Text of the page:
Most people cook these foods all WRONG

Tricks of the trade



From soufflés to perfect poached eggs, certain dishes have a reputation for being tricky to master – but what if they weren’t actually difficult at all, it's just that most people simply cook them wrong. Here we reveal the mistakes that are often made when cooking these supposedly challenging dishes and show you how to make them the right way.

Read on to discover the foods that you’ve probably been cooking wrong all this time.

Beef Wellington

<p>Anton Chernov/Shutterstock</p>

Anton Chernov/Shutterstock

The ultimate dinner party centrepiece, beef Wellington is a prime fillet of beef covered with pâté or finely chopped mushrooms and baked in flaky puff pastry. Not only does the dish look and taste spectacular, it’s surprisingly simple to prepare and can be made ahead of time. That doesn’t mean it’s entirely danger-proof though; using shop-bought puff pasty is absolutely fine here (advisable even), but make sure you seek out good quality, all-butter puff, otherwise, it’s likely to turn soggy.

Beef Wellington

<p>Mary Berry's Complete Cookbook/DK</p>

Mary Berry's Complete Cookbook/DK

For best results, sear your beef briefly over a high heat until browned all over. After that, season, set aside and leave to cool completely before wrapping – otherwise, you risk warming the pastry up and causing the dish to become greasy when cooked. It's also advisable to chill the assembled Wellington in the fridge before cooking, to ensure the butter in the pastry is cold. For a Wellington with a gleaming, golden-brown exterior, brush the pastry all over with egg wash and sprinkle with sea salt. Lastly, when it comes to serving, leave the Wellington to rest for at least 10 minutes before slicing using a serrated knife and a sawing motion.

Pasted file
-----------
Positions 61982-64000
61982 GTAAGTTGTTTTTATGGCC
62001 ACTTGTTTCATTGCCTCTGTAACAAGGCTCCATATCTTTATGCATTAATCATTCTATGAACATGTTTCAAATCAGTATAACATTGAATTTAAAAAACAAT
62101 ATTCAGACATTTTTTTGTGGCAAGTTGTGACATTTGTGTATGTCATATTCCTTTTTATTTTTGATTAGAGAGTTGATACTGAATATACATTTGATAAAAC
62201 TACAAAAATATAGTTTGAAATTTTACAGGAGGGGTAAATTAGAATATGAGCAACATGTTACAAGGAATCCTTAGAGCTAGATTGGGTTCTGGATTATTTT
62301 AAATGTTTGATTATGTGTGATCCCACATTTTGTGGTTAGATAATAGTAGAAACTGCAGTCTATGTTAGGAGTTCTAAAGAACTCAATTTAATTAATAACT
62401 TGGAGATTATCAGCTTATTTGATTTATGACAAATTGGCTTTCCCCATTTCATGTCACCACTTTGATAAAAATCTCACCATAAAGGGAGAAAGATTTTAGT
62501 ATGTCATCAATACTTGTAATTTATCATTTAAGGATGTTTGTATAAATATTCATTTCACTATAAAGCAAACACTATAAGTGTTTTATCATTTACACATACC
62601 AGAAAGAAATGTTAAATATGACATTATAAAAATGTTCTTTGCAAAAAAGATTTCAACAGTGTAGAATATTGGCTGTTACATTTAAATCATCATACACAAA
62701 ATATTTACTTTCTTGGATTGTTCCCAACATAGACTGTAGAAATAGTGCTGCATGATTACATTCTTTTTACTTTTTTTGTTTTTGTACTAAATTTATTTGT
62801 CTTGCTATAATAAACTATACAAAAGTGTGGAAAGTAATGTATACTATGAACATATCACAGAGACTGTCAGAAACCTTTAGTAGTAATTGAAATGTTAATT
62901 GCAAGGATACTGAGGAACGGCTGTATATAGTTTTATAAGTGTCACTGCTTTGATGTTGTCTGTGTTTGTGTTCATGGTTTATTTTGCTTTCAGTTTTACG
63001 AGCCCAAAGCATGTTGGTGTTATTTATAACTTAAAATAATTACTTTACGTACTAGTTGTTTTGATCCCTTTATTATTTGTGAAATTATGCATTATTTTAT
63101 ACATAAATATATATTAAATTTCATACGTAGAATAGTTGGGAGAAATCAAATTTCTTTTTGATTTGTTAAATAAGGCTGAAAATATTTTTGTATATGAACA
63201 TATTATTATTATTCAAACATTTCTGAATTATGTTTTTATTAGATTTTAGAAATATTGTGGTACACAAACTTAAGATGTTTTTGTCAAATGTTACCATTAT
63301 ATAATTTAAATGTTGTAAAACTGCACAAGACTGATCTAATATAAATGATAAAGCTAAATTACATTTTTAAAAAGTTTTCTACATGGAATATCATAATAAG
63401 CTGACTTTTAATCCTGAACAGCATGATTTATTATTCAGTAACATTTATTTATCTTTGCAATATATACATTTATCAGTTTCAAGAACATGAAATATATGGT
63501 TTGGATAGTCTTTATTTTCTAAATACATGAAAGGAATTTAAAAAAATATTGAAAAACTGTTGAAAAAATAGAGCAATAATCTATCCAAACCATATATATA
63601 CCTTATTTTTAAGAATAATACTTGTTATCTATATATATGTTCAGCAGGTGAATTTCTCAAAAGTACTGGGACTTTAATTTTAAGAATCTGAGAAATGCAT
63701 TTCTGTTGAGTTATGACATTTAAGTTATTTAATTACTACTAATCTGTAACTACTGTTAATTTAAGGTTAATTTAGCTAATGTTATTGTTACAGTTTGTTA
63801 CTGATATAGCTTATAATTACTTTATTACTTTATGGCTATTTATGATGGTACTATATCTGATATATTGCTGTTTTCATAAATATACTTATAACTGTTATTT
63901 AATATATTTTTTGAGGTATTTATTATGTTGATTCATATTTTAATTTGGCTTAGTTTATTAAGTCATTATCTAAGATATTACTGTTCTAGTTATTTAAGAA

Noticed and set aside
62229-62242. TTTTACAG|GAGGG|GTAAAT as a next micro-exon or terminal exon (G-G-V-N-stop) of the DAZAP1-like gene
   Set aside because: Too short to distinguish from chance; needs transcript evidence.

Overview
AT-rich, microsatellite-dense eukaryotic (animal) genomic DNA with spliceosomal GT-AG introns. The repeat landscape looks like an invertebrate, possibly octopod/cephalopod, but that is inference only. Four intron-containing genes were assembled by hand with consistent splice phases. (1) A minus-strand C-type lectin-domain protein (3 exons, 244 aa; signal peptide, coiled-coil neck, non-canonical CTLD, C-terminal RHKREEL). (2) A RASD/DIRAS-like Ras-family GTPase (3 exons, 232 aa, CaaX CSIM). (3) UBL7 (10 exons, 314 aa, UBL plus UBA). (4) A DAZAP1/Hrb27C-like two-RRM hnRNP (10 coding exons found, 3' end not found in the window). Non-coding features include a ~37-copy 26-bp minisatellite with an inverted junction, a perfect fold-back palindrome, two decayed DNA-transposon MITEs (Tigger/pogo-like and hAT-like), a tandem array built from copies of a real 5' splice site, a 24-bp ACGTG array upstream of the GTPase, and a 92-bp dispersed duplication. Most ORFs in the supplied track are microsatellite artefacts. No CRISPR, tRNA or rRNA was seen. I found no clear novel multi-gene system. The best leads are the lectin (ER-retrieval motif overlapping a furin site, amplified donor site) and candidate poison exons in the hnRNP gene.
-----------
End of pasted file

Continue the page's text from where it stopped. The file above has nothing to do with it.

<p>New Africa/Shutterstock</p>

New Africa/Shutterstock

Incredible drizzled over ice cream, cakes, bakes and pies and the perfect dip for doughnuts, homemade caramel sauce has myriad delicious uses and is a technique well worth mastering. One of the most common mistakes when making caramel is using the wrong pan – you need a solid, heavy-based saucepan or frying pan, otherwise, the edges of the pan will get too hot too quickly. Next up, make sure your sugar is spread out in a single layer so that it cooks evenly and without clumping.




Once you’ve added your sugar, allow it to melt – without stirring – until deep golden brown. Don’t be tempted to attempt to do anything else at this point – all your focus should be on the caramel, which can turn from a beautiful golden brown to burnt in seconds. Once the desired colour and texture is achieved, carefully add your butter and cream, remove from the heat and leave to cool.

Choux pastry

<p>Neta Livne/Shutterstock</p>

Neta Livne/Shutterstock

Whether we’re talking pillowy profiteroles or light-as-air éclairs, there’s something about choux pastry that just feels intimidating. But here’s what the chefs don’t tell you: once you know the basics, choux is actually one of the easiest types of pastry to make. If you’ve tried to make profiteroles or the like before and the pastries have failed to rise, it could well be because you haven’t removed enough of the liquid – once you add the dry ingredients to the liquid ones, stir vigorously until you have a smooth paste, then return the pan to the heat and continue beating until you're left with a dough that comes away from the sides of the pan.